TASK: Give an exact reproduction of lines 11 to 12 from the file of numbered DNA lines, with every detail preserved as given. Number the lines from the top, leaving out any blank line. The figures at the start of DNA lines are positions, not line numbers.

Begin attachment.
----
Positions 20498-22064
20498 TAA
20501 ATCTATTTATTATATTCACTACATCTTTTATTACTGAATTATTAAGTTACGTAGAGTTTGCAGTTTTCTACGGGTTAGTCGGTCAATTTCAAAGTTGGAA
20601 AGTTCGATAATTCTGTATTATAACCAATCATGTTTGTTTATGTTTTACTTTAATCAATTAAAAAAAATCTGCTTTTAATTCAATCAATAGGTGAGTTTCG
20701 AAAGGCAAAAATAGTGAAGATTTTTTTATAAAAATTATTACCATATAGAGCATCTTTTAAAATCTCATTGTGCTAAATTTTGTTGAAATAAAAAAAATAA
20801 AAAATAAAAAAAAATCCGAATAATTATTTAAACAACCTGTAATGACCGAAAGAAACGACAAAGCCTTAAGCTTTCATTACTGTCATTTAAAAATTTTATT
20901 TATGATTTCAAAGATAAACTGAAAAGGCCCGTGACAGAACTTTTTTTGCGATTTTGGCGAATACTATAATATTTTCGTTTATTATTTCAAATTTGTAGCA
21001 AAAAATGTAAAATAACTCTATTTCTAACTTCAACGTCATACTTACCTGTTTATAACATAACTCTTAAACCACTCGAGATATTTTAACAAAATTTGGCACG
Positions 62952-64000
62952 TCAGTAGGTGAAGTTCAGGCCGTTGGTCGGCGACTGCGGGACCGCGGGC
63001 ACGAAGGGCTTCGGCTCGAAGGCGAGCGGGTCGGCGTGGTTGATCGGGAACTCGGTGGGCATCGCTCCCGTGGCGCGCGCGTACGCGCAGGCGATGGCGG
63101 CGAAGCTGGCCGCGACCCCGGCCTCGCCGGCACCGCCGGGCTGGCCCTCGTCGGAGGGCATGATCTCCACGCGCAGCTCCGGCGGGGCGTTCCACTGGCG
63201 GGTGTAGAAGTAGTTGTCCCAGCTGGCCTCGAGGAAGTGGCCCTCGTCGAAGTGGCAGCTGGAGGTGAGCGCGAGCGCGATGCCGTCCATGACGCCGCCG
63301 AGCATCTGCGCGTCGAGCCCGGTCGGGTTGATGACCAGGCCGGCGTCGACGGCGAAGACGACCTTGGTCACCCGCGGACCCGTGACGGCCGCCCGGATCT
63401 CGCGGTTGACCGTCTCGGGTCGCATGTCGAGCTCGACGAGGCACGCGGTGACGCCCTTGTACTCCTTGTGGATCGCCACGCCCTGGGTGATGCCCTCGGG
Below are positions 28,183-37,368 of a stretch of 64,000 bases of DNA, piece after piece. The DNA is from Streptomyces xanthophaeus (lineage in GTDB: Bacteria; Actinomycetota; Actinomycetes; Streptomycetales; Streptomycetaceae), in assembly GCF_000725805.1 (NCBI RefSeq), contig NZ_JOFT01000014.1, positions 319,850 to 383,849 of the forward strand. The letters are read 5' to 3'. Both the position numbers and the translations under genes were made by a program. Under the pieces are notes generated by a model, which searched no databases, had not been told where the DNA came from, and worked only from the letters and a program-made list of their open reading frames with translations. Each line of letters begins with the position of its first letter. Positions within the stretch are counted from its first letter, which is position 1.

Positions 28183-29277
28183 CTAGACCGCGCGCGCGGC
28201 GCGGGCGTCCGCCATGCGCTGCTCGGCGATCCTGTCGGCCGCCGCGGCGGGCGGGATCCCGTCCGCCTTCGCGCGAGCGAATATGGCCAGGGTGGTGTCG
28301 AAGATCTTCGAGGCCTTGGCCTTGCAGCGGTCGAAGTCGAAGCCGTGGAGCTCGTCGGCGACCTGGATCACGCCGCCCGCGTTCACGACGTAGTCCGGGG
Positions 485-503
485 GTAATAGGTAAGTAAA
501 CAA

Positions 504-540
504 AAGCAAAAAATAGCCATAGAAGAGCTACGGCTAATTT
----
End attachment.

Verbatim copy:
63001 ACGAAGGGCTTCGGCTCGAAGGCGAGCGGGTCGGCGTGGTTGATCGGGAACTCGGTGGGCATCGCTCCCGTGGCGCGCGCGTACGCGCAGGCGATGGCGG
63101 CGAAGCTGGCCGCGACCCCGGCCTCGCCGGCACCGCCGGGCTGGCCCTCGTCGGAGGGCATGATCTCCACGCGCAGCTCCGGCGGGGCGTTCCACTGGCG